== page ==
Supply Chain Management (SCM) as defined by Tom McGuffog is "Maximising added value and reducing total cost across the entire trading process through focusing on speed and certainty of response to the market." Due to globalization and ICT, SCM has become a tool for companies to compete effectively either at a local level or at a global scale. SCM has become a necessity especially for manufacturing industry when it comes to deliver products at a competitive cost and at a higher quality than their competitors. Here are some of the reason SCM has become important to today's manufacturing industry:-
Competitive Edge through Core Competencies
Today's business climate has rapidly changed and has become more competitive as ever in nature. Businesses now not only need to operate at a lower cost to compete, it must also develop its own core competencies to distinguish itself from competitors and stand out in the market. In creating the competitive edge, companies need to divert its resources to focus on what they do best and outsource the process and task that is not important to the overall objective of the company. SCM has allowed company to rethink their entire operation and restructure it so that they can focus on its core competencies and outsource processes that are not within the core competencies of the company. Due to the current competitive market, it is the only way for a company to survive. The strategy on applying SCM will not only impact their market positioning but also strategic decision on choosing the right partners, resources and manpower. By focusing on core competencies also will allow the company to create niches and specialization of core areas. As stated in the Blue Ocean Strategy outlined by Chan Kim, in order to create a niche for competitive advantage, companies must look at the big picture of the whole process, and figuring out which process can be reduce, eliminate, raise and create.
As an example stated by Chan Kim, the Japanese automotive industries capitalise on its resources to build small and efficient cars. The Japanese automotive industries gain competitive edge by utilising their supply chain to maximise their core competencies and position itself in a niche market. The strategy works and now Toyota Motor Corporation, a Japanese company, is considered to be the number one auto car maker in the world beating Ford and General Motors of the United States.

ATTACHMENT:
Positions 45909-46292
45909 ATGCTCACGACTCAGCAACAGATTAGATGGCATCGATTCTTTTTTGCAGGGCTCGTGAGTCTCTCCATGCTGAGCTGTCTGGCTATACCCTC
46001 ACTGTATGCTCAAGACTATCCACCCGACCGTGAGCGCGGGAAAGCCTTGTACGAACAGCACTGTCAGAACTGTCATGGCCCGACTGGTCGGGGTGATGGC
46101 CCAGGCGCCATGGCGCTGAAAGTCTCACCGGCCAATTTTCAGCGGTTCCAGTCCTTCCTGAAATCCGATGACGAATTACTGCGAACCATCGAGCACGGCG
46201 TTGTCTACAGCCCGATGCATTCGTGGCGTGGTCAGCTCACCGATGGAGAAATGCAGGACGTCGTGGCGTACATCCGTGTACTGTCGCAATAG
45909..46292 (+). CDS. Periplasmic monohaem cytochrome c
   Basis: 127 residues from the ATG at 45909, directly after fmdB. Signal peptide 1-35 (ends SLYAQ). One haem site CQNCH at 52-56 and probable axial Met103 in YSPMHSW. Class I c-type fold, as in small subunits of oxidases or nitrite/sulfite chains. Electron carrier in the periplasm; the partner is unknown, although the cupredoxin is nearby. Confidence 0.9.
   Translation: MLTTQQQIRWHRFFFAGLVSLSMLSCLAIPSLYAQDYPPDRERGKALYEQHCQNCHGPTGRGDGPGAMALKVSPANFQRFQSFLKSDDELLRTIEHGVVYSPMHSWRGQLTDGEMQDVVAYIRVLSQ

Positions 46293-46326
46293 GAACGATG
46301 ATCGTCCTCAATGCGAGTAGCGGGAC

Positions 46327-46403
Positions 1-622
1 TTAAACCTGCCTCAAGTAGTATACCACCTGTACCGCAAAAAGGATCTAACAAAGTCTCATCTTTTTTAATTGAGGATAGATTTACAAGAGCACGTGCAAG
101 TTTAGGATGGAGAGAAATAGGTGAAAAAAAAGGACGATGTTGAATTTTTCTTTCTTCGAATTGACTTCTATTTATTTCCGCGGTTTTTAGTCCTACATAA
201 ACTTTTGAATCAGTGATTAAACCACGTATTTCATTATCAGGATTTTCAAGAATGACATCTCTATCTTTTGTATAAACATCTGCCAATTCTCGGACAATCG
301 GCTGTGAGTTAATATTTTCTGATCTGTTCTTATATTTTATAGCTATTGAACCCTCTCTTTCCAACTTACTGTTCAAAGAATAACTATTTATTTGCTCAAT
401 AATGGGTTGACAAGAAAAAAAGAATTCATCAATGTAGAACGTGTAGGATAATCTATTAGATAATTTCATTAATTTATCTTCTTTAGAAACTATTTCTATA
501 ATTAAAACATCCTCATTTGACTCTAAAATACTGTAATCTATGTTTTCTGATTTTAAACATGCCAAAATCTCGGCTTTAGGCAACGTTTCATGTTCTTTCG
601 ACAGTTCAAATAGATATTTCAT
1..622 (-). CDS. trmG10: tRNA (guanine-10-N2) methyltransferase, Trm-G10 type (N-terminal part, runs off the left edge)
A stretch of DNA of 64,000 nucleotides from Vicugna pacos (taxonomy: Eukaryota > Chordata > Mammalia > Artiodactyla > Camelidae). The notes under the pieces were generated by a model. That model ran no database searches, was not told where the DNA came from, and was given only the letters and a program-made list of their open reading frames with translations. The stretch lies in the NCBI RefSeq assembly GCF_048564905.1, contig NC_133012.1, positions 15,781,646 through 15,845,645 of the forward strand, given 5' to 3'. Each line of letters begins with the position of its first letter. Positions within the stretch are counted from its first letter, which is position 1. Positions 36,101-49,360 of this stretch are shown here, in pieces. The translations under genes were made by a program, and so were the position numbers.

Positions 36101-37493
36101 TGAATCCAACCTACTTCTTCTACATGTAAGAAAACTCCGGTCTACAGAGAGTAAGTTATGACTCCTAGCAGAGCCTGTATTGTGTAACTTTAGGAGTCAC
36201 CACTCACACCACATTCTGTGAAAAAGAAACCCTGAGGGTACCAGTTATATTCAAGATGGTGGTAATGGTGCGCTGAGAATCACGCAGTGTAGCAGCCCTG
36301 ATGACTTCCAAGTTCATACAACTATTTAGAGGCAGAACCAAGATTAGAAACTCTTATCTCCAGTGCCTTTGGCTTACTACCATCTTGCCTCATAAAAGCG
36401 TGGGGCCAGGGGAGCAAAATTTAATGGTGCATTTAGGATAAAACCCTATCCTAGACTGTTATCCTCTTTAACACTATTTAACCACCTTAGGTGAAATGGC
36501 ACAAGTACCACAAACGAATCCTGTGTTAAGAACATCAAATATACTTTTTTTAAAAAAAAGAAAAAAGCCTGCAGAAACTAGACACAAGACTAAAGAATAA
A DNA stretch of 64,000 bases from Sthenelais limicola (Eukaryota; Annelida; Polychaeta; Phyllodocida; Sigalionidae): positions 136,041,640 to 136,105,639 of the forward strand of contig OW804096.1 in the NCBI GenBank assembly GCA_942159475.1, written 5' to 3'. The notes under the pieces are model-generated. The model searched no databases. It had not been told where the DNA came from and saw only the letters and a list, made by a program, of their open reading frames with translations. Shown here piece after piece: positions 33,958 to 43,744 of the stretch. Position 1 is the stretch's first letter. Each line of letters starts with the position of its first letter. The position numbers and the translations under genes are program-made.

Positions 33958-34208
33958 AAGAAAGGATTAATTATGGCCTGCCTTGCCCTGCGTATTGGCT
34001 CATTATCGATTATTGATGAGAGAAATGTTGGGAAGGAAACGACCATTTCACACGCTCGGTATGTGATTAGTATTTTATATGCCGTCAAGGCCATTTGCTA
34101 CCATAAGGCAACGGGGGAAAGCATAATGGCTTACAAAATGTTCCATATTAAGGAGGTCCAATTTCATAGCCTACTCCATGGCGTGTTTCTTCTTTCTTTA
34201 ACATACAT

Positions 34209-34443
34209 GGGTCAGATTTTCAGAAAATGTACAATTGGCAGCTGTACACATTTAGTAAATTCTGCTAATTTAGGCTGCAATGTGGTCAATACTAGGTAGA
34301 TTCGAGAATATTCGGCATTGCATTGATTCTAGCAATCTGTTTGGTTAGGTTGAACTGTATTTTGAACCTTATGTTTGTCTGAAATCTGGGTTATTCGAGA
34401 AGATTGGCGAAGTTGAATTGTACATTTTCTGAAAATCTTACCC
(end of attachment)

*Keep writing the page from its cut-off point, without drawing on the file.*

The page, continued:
SCM has allowed business nowadays to not just have productivity advantage alone but also on value advantage. As Martin Christopher in his book, Logistics and Supply Chain Management: Strategies for Reducing Cost and Improving Service' states, 'Productivity advantage gives a lower cost profile and the value advantage gives the product or offering a differential 'plus' over competitive offerings.' Through maximizing added value and also reduce the cost in the same time, more innovation can be added to the product and process. Mass manufacturing offers productivity advantage but through effective supply chain management, mass customization can be achieved. With mass customization, customers are given the value advantage through flexible manufacturing and customized adaptation. Product life cycles also can be improved through effective use of SCM. Value advantage also changes the norm of traditional offerings that is 'one-size-fits-all.' Through SCM, the more accepted offerings by the industry to the consumers would be a variety of products catered to different market segments and customers preferences.
As an example, the Toyota Production System practiced in Toyota, evaluates its supply chain and determines what is value added activities and what is not value added activities. Non added value activities are considered to be 'Muda' or waste and therefore must be eliminated. Such non added value activities are overproduction, waiting, unnecessary transport, over processing, excess inventory, unnecessary movement, defects and unused employee creativity. The steps taken to eliminate waste are through Kaizen, Kanban, Just-in-time and also push-pull production to meet actual customer's demands. The Toyota Production System revolutionise the Supply Chain Management towards becoming a leaner supply chain system that is more agile and flexible towards meeting the end users demands.
Networking has always been considered a powerful tool for improving business prospects, advancing a career, and developing ideas. Other than some brief, structured events, networking has been mostly informal and inexpensive in comparison to cost they otherwise spend on different channels. But membership is growing in many formal, long-term networking groups, and so is the price tag.
Our groups are not groups for generating sales leads, nor are they places where individuals can drop-in to gain quick advice on an immediate challenge. Members also sign a confidentiality agreement and benefits from the guided mentoring to help each other.
These groups include an experienced facilitator and use a structured discussion method to ensure appropriate participation.